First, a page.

Description

I needed to replace an old Dell Precision laptop at the workshop and after browsing new workstations I found this place. PC Partpicker is an excellent resource and after some research I was able to put together a compatible parts list that would handle my work tasks. I had not built a PC before but the posts and guides here showed me the way. I now have a fairly compact PC that works well, looks good and was fun to build for less than the price of a pre-built tower. I'm also more knowledgeable about hardware and will be able to maintain and upgrade as required. This will be used for CAD, graphic design, photo editing, data-logging, and general office tasks. The graphics card is fine for my light CAD requirements.

Things I learned as a novice PC builder: Instruction books are basic or absent. Connectors are delicate (amazed I didn't break one). CPU coolers have strong springs so the board and CPU need to be carefully supported during assembly. Radeon Pro cards only have DisplayPort outs so need a cable with this at one end and HDMI at the other. Graphics card needed AMD software download for it to work. It's tempting to over-specify. It's genuinely satisfying when it fires-up.

I ran Cinebench and Unigine superposition out of curiosity but didn't know what to do with the results. It's a modest build and I won't be overclocking. I need a durable PC for work rather than top speed processing.

The Ryzen Master CPU software is an interesting insight. I tried Speccy first to check CPU temp and it worryingly read 75 C at idle while the Ryzen Master showed 28 C.

It took quite a lot of time for the whole process from research to final software installation so that's a cost but it's well worth acquiring the knowledge.

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Comments

  • 13 months ago
  • 2 points

Well done! I love seeing well-thought-out workstations.

  • 13 months ago
  • 2 points

Straight to the point no fuss, and nice and clean looks great, redux fans are amazingly silent so top choice on that front. +1

  • 13 months ago
  • 2 points

nice workstation, how is it working our for you?

  • 13 months ago
  • 3 points

Thanks. After my 10 year old laptop this is a revelation in performance. The laptop had a 1.7GHz processor and 1GB graphics card with an outdated driver. The fans were always on high too. It's great to have a capable machine now.

  • 13 months ago
  • 1 point

np

  • 13 months ago
  • 2 points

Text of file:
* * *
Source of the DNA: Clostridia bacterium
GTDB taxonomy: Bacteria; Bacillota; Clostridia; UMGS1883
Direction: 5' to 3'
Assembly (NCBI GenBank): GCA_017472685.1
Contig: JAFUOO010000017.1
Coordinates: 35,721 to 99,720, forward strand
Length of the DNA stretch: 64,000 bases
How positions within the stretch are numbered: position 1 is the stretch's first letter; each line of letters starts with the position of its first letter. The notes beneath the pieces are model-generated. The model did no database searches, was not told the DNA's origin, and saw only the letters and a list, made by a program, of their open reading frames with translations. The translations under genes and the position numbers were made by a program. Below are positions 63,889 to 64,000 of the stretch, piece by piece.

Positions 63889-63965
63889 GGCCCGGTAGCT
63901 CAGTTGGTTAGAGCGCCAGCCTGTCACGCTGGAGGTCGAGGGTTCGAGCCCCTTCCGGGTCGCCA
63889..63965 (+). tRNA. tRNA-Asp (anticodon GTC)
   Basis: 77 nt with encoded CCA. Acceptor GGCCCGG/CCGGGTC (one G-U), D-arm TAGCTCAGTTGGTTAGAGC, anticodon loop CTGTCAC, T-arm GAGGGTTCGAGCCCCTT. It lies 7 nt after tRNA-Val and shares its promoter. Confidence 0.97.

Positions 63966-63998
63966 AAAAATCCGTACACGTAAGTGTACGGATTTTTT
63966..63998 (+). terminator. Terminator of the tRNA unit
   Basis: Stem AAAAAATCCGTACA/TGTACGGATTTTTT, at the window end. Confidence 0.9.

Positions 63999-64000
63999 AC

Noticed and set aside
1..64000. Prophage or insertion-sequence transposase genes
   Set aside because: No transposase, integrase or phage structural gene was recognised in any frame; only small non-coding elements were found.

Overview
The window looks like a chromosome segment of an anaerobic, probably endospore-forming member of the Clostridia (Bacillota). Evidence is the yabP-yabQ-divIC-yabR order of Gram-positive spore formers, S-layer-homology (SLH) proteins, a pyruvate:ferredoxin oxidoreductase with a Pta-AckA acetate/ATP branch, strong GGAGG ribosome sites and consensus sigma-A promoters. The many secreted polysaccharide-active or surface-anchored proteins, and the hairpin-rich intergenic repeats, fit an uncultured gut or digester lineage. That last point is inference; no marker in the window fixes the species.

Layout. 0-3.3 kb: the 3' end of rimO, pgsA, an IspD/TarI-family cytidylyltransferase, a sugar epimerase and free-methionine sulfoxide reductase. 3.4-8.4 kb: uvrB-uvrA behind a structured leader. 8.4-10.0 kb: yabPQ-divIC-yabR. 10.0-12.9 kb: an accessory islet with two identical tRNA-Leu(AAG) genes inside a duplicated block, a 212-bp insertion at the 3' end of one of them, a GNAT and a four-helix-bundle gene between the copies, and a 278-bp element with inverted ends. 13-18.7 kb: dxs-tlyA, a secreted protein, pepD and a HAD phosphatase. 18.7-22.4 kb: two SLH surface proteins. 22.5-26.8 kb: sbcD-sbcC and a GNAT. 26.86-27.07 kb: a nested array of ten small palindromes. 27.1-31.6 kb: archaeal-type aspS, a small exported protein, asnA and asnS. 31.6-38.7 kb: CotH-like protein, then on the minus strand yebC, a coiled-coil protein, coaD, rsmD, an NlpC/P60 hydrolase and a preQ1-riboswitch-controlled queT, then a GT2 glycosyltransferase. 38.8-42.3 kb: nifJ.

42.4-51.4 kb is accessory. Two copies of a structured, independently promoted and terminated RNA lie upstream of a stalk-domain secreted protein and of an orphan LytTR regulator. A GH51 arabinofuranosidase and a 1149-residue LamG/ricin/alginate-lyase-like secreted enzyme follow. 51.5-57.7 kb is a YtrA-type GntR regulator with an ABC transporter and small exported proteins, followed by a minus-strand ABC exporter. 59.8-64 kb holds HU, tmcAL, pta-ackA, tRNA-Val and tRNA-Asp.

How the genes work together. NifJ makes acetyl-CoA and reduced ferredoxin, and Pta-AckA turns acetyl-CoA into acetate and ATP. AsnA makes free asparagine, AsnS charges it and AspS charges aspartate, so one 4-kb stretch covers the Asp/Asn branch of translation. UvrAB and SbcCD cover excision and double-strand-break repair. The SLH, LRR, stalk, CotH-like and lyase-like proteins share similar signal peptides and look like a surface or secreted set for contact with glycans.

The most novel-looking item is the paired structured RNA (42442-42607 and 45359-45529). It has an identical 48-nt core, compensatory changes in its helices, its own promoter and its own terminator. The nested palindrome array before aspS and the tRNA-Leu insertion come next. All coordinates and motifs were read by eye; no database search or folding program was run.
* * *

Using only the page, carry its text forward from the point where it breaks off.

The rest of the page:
That video card is a much thinner video card then I am used to seeing.

  • 13 months ago
  • 1 point

owo so clean

  • 13 months ago
  • 2 points

no owo

  • 13 months ago
  • 1 point

Great build! And welcome to a new lifetime hobby.... :D

  • 13 months ago
  • 1 point

Good Job !!, I had the same experience as you ,finding pcpartpicker, research and all. I agree it was a great experience and I'm very glad I did it. I've been a pc user for approx. 30 yrs and did my first build last summer at age 57. I have a new respect for the field of PC Building(not to mention a new addiction). Again, nice clean looking work.

  • 13 months ago
  • 1 point

I see that your 3.5" HDD is not connected with PSU SATA cable. Is it working? The reason I am asking is I have the same drive and I am unable to connect the Power cable. I am looking for some one who was able to so that I can find a way.

  • 13 months ago
  • 1 point

The cable connector was awkward and I looked for an alternative with a different design. I eventually just removed the HDD, attached the cable, then screwed it back down to the case. The wires are a bit squashed. Maybe I could have used standoff bushings and longer screws. The front SSD was awkward for the power cable too.

  • 13 months ago
  • 1 point

Ok thanks for the info, I will try that approach as well. I was thinking about buying a 90 degree adapter like this... https://www.newegg.com/Product/Product.aspx?Item=9SIAH9R7PU0878&ignorebbr=1 but I am not sure that also will help anyway.

  • 13 months ago
  • 1 point

Did it the way you suggested, it worked, thank you but it shouldn't be this ugly and hard. Looks like an after thought for NZXT to support 3.5" drives.

  • 13 months ago
  • 1 point

Nice job! I'm tossing around the idea of building myself a dedicated workstation to use instead of my gaming rig. With the cost of yours, I just might have to!

  • 13 months ago
  • 1 point

cable management looks good

  • 9 months ago
  • 1 point

Wow. Awesome Workstation. I love the size of it. And the clean interior, nice MoBo, cooler, and especially the GPU. (I bet it flies at native freq). Thanks for the tips (Redux fans as quiet). Thanks for posting this your work. Best wishes. God Bless. t.

  • 13 months ago
  • -2 points

You didn't actually spend $150 on the WX 3100, right?

  • 13 months ago
  • 3 points

How much do you feel he should have paid for this GPU ?

$150seems to be the going price from what I see.

  • 13 months ago
  • 1 point

I feel he should have just bought an RX 550 instead, given that spec-wise they're nearly identical. You can load the "Blue" workstation drivers on the gaming cards just fine.

Edit: And if he was looking for equal direct compute performance and VRAM, the RX 560 would have done that while also surpassing this card in every other relevant workload

  • 13 months ago
  • 1 point

its a workstation not a gaming pc

  • 13 months ago
  • 3 points

Yes that is indeed why it says workstation in the title